What is a Non-Compete Agreement in Arizona?
When starting a new job, you will have to sign a range of documents. The non-compete agreement could be one of the legally-binding clauses an employer will insist on. It’s also known as a covenant not to compete and it prevents the employee from practicing a similar job for a competitor of the current employer.
Non-Compete Agreement Laws in Arizona
It’s easy to see just how restrictive a non-compete clause (NCC) is going to be. It could potentially prevent a professional from enjoying an array of employment opportunities in the future. This is why a worker has to think carefully about it and they should also familiarize themselves with the legal framework in Arizona.
According to Arizona courts, such restrictive employment contract clauses can be enforced as long as the terms are just broad enough to protect the business interests of the employer (not unnecessarily restrictive).
The condition indicates that the NCC can be enforced whenever the timeframe isn’t irrationally extensive and it does come with an acceptable geographic scope. A reasonable timeframe is anything up to 12 months from the date of the employment contract termination.
Review on a case by case basis will be required since NCCs in some industries may be more restrictive and still acceptable under Arizona regulations. The information contained in the clause itself, the competitiveness of the employee and the manner in which the agreement will limit their ability to earn an income in the future will all be examined to determine whether the NCC is enforceable.
What Happens Whenever NCCs Aren’t Enforceable
A court will do a thorough examination of the NCC clauses. The timeframe, the geographic limitations and whether the clause is against public policies will all be considered. Based on this examination, the court will rule out whether the NCC is enforceable or not.
Depending on the specifics of the situation, the court could determine that either the entire NCC is unenforceable or that a particular clause is too broad.
The provisions seen as legally problematic will be removed. The rest of the NCC, however, will remain valid, as long as it has been formulated to protect the rights of the employer.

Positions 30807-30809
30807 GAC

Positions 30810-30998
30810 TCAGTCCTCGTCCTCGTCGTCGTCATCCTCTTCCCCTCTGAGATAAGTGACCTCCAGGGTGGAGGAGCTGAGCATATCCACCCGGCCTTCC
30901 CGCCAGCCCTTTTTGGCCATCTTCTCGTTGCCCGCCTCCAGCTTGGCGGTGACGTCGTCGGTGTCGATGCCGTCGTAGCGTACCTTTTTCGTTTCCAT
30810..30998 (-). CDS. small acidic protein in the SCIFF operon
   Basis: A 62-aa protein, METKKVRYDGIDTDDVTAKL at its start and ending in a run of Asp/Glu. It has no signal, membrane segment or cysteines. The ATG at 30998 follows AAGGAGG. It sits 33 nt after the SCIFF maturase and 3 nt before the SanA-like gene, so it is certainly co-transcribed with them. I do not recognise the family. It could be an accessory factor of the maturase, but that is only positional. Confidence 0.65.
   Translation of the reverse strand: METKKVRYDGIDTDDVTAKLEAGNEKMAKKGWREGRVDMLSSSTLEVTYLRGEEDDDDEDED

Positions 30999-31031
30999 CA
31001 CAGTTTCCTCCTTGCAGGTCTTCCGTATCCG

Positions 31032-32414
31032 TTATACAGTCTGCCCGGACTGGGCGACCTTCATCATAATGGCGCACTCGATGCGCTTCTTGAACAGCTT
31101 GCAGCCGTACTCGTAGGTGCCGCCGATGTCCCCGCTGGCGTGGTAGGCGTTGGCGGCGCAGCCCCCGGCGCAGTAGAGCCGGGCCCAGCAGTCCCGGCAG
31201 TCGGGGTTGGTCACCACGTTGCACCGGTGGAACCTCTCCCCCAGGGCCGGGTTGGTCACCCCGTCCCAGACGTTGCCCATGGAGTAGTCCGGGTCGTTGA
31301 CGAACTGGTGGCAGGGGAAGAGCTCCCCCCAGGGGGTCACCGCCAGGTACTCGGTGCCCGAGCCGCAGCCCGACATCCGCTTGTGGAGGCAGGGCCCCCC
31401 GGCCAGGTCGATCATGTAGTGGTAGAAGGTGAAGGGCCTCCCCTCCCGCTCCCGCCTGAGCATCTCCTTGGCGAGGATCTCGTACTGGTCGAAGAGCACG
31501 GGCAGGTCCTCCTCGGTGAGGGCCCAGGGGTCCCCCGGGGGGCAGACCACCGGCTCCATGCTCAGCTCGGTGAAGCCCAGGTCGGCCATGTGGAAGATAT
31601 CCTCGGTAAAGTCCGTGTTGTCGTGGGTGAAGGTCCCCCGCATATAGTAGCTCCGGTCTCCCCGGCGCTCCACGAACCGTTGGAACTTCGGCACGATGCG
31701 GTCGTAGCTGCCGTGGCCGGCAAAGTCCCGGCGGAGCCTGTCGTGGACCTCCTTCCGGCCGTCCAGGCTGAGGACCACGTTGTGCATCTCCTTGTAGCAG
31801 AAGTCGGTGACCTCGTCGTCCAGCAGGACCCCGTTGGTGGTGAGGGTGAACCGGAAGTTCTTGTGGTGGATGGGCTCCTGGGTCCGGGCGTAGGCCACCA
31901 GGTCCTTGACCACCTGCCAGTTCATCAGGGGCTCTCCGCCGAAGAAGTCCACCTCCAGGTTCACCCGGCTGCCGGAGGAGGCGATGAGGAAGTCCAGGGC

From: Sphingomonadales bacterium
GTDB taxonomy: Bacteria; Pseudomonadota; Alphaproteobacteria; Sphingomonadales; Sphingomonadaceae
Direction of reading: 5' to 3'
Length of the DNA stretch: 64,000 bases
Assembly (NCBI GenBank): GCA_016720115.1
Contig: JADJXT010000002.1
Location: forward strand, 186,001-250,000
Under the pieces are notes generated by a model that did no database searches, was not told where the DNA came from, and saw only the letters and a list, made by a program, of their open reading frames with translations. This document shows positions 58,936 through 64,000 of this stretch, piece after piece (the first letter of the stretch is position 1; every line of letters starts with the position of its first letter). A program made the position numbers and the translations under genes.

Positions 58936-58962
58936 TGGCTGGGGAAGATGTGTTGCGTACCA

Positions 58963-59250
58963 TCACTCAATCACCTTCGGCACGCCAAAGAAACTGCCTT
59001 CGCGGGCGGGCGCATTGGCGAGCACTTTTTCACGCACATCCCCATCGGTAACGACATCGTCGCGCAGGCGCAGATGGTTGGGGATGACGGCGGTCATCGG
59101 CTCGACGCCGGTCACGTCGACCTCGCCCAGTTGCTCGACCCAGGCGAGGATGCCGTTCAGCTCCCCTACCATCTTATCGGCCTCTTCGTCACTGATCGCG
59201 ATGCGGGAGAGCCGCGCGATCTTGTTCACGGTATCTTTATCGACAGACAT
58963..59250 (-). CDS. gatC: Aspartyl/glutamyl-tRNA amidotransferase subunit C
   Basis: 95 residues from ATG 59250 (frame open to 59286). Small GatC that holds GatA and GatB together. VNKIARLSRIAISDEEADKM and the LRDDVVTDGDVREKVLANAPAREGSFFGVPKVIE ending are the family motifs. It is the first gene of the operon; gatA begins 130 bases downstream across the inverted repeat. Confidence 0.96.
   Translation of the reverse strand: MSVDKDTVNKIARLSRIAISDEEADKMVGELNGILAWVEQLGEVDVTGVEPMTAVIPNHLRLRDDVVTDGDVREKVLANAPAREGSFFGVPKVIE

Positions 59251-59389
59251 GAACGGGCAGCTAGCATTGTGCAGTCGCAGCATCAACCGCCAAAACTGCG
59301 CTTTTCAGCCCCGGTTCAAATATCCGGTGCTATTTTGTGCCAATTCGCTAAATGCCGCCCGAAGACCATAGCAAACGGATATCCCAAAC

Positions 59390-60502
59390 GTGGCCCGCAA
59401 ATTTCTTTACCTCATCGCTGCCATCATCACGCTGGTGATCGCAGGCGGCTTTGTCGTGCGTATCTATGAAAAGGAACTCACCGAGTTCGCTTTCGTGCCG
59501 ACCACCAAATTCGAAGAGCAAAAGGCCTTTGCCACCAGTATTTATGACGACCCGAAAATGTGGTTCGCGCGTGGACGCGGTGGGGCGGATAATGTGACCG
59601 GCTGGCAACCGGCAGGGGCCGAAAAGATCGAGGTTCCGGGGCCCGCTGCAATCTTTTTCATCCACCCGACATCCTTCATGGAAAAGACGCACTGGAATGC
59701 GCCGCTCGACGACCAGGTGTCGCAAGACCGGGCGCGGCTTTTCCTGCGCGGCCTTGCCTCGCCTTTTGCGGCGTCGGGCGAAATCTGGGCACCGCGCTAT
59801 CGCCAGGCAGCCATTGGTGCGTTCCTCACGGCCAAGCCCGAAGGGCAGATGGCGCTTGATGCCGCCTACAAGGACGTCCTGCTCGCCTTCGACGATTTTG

NCCs will be easy to challenge in court whenever an employer has not taken the time to review, personalize or update the clause. A generic NCC template cannot be used to create a legally-binding document in Arizona. The scope and the limitations under such a clause will almost always be declared unenforceable in court.
The best NCCs are drafted by employment attorneys and tweaked every single time an employee is asked to sign such a document. Personalized NCCs will be much more difficult to challenge because the scope of the limitations will be easier to defend in court. Find out about the implied employment contract in Arizona.
NCC and Non-Disclosure Clauses Are Different
While many standard employment contracts may feature both NCCs and a non-disclosure agreement, these two restrictions are not one and the same thing. Understand the difference before signing anything.
A non-disclosure agreement keeps employees or former employees from sharing company information with third parties. The NCC prevents former workers from being employed by competitors. As a result, the NCC will be much more challenging because it will prevent employees from accepting a better job offer in the future.
Very often, the non-disclosure agreement will be sufficient to protect trade secrets and other vital business information. Company owners and managers should consult employment attorneys to determine the parameters of a solid employment contract. On occasions, however, preventing employees from working for the competition can also be imperative to maintain the company’s positions on the market. In such instances, personalized and reasonable NCCs that are enforceable under Arizona regulations will be of paramount importance.